Skip to content Skip to navigation

Drunkenness, Excess, and Authority in Post-Soviet Tajikistan

Brinton Ahlin
Date and Time: 
Friday, February 16, 2018 - 15:30

Department of Anthropology
Main Quad - Building 50
Room 51A (Colloquium Room)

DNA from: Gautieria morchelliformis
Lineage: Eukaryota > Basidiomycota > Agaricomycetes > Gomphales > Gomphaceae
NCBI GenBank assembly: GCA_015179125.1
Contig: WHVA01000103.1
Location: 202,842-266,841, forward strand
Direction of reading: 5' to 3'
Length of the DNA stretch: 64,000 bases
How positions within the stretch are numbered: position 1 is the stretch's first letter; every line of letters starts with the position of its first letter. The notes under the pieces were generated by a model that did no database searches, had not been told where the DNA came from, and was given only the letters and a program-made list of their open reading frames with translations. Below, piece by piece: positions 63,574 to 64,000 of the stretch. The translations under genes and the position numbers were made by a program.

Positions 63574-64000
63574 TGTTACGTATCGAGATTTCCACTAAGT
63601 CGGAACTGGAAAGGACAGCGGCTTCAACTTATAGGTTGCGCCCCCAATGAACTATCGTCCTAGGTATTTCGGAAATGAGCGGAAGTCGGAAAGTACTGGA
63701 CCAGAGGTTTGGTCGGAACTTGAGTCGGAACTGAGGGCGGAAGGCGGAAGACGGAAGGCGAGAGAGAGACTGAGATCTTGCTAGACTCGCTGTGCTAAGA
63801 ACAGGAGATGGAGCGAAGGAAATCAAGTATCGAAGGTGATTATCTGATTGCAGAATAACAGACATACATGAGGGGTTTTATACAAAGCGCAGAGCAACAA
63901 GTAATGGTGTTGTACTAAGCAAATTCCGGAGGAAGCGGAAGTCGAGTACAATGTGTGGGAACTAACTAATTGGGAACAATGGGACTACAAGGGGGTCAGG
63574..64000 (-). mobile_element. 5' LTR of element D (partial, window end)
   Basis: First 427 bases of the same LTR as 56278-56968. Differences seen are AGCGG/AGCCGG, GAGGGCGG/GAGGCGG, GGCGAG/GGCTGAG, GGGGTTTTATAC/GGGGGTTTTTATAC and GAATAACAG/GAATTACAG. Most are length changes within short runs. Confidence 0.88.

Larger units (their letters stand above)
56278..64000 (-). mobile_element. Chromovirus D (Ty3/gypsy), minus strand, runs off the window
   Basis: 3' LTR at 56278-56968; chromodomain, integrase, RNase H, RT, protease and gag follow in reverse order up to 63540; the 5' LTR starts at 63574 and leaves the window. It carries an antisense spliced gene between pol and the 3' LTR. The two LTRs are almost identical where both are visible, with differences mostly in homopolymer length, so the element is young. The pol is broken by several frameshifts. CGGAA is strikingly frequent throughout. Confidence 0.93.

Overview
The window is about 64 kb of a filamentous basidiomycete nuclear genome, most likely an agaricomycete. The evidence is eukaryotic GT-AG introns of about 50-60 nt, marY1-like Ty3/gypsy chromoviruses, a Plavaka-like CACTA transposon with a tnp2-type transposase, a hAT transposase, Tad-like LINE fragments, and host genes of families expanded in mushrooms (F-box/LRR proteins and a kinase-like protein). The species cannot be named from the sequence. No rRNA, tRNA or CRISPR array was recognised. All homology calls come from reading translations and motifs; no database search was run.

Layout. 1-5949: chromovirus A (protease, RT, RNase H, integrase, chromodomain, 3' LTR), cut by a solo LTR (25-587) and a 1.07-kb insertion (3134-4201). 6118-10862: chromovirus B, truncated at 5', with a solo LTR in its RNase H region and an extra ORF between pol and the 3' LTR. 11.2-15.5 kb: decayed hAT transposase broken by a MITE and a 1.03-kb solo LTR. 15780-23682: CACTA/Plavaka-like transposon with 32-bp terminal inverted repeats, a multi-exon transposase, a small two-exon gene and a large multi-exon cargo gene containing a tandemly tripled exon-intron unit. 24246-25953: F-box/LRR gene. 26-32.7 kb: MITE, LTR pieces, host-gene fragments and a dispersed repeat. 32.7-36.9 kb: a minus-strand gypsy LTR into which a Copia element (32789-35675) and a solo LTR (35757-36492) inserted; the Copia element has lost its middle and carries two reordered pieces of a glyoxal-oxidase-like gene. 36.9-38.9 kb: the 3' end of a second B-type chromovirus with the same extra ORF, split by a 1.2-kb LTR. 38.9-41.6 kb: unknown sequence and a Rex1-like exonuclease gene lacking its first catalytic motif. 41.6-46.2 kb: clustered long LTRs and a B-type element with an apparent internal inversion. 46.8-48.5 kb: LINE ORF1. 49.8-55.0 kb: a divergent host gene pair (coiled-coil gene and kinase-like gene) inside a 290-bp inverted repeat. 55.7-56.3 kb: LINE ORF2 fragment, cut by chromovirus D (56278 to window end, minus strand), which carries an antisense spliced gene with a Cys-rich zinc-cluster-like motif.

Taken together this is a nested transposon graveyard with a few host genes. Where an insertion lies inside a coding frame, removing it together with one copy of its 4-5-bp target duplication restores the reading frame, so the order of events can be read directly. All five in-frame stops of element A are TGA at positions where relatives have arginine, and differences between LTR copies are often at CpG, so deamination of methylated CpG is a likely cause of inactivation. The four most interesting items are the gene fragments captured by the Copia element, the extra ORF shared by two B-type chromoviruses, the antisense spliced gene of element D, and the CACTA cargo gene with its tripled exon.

Many Muslims across Eurasia, as elsewhere, engage with religious, political, and ethical injunctions against certain practices that are often tacitly embraced even as they are explicitly disavowed. This lecture traces one form of such engagement, the phenomenon of being drunk (or "mast" in Tajik), across a handful of communities and contexts in post-Soviet Central Asia as a way of rethinking ambivalent orientations towards excess and their implications for current anthropological scholarship on Islam. The concept of "mast," as encountered during long-term ethnographic field research with shaykhs at a regionally famous shrine near Tajikistan's Afghan border, provides a window onto notions of authority—political, religious, and otherwise—and their creative appropriations in broader Persianate settings.